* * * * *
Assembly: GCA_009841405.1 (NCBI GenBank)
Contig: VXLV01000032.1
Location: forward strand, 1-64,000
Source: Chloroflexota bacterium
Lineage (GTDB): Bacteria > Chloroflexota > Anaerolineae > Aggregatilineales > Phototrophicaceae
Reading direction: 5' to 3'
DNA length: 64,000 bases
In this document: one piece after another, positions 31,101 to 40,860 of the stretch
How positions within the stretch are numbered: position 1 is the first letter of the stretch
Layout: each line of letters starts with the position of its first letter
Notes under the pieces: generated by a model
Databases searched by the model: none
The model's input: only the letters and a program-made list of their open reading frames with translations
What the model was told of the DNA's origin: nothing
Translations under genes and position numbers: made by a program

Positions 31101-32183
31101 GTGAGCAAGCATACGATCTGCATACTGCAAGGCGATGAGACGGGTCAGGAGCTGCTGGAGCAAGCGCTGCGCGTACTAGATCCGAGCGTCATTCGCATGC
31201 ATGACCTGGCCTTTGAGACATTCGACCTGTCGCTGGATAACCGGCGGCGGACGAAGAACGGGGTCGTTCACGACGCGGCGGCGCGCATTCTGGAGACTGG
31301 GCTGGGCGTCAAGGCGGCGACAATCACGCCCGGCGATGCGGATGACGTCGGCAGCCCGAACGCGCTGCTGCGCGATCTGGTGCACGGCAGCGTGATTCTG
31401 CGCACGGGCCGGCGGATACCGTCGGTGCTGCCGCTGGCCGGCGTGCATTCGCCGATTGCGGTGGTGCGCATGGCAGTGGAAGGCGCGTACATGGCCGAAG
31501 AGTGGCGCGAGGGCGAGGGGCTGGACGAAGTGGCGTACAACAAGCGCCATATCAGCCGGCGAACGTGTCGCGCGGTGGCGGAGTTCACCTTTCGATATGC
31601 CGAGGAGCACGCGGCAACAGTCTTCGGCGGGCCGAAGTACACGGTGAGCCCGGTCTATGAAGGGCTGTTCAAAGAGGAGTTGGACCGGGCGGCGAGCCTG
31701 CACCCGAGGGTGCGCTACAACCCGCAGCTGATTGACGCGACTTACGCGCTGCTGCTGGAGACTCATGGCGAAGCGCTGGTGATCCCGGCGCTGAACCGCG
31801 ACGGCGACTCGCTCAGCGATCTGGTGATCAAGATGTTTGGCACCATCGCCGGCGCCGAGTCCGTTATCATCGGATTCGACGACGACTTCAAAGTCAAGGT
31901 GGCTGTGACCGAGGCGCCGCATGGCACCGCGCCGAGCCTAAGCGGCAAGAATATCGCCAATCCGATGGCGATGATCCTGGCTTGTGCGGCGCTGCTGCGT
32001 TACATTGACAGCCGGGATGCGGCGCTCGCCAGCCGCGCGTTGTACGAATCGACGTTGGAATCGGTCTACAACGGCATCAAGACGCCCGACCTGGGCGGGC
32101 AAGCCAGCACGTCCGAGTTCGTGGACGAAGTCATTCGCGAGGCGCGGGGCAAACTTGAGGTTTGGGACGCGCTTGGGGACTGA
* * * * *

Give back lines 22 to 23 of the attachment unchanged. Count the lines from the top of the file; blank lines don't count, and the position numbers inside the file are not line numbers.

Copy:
31601 CGAGGAGCACGCGGCAACAGTCTTCGGCGGGCCGAAGTACACGGTGAGCCCGGTCTATGAAGGGCTGTTCAAAGAGGAGTTGGACCGGGCGGCGAGCCTG
31701 CACCCGAGGGTGCGCTACAACCCGCAGCTGATTGACGCGACTTACGCGCTGCTGCTGGAGACTCATGGCGAAGCGCTGGTGATCCCGGCGCTGAACCGCG